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[Opinion] Soju

Posted September. 22, 2005 07:44,   


Alcohol is a sweet liquid that satisfies one’s spirit. It is one’s closest friend in helping relieve stress. It makes one able to enjoy happiness to the fullest, while calming down one’s saddened heart. Interestingly, the word “alcohol” is derived from Arabic meaning “powder.” ”Al” is an article, while “cohol” means eye shadow for Arabian women. The word, meaning powder for eye shadow, was converted into “purest essence,” making the essence of the liquid to be called “alcohol.”

Before the name “alcohol” was attached to it, it was more like a drug or the essence of powder. In the East, alcohol was regarded as “the best of all,” meaning it was better to one’s body than anything else. Similarly, just like a drug, too much alcohol can become poisonous. That is why alcohol is also called “the worst of all.” As such, alcohol has both sides of a coin as it relieves and intensifies pain concurrently.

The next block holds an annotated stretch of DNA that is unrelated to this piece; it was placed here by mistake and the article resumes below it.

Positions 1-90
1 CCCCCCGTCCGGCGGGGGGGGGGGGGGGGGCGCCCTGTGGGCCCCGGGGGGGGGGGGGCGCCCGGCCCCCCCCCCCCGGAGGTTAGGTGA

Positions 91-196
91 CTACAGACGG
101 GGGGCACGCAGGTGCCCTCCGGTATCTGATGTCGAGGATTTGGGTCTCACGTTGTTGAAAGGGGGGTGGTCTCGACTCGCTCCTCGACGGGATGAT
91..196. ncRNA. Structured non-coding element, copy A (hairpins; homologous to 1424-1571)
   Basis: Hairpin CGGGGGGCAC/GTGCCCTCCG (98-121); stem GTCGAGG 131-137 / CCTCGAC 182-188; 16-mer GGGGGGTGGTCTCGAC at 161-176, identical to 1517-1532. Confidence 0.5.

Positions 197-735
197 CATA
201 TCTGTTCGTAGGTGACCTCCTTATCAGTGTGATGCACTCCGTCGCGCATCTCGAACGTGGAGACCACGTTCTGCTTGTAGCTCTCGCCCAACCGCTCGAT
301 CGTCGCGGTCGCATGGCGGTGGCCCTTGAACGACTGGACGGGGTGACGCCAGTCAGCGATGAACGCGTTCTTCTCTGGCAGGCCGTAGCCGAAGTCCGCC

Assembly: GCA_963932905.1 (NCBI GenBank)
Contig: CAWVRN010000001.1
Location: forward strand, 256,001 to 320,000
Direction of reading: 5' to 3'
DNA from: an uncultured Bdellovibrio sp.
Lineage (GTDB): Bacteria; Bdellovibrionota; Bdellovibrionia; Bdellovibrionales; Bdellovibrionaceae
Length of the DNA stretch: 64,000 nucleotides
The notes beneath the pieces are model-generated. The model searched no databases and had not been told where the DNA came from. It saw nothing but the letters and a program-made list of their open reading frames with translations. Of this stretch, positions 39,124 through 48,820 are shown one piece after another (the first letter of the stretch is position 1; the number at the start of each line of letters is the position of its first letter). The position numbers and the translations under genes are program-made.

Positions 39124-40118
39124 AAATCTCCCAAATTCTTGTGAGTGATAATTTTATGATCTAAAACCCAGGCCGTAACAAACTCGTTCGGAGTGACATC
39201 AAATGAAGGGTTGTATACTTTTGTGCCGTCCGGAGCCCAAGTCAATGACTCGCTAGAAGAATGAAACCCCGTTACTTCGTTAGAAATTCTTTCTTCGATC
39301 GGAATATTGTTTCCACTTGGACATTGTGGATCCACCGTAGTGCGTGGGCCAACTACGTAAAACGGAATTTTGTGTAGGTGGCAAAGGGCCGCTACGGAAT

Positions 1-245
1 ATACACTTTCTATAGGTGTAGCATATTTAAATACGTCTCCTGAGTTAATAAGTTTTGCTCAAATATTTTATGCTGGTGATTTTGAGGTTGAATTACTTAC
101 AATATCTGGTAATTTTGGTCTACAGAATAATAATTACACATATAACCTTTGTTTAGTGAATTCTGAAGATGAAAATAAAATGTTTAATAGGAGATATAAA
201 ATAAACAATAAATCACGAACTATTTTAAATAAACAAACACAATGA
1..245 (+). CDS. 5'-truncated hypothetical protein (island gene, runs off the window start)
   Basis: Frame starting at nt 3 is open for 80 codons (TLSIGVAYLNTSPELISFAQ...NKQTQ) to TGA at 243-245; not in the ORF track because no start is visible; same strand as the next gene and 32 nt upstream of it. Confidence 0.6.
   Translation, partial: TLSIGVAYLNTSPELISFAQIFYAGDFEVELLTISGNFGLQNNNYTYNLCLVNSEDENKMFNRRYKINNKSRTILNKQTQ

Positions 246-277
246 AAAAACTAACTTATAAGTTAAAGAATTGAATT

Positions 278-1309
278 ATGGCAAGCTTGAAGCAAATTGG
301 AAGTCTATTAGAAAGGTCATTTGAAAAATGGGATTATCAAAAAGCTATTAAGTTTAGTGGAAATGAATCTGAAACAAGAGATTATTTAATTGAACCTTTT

The favorite alcohol for average Koreans is probably soju. A cup of soju can clear a day’s struggles and fatigue away. It would be hard to welcome tomorrow without melting today’s fatigue “with a cup of clear soju,” as one poet expressed. It would not be coincidental that soju, the cheapest of all alcohol, does the “least harm” to one’s body. In the case of Japan, there is a dramatic increase in soju consumption every year reportedly due to doctors’ advice. Compared to clear strained rice wine, whiskey, and beer, soju is reportedly less harmful to one’s body.

The soju tax has more than doubled in the past several years. The tax, which used to be 35 percent of the retail price, rose to 72 percent due to the pressure of the European Union seeking to sell more whiskey. The whiskey tax was lowered to 72 percent from 100 percent, which is now finally same to soju tax. It means that people’s pockets have emptied more as they drink soju. On the issue of raising the soju tax to 90 percent, the government and the opposition party are both struggling to beat each other. The government says it “cares about the public health” when it in fact seeks higher tax revenues. It does not seem genuine at all, angering the public. The opposition party is no better. Merely discouraging the government from raising the soju tax would not buy the public when shrinking, such as the bloated budget in the opposition party, is its top priority.

Kim Chung-shik, Editorial writer, skim@donga.com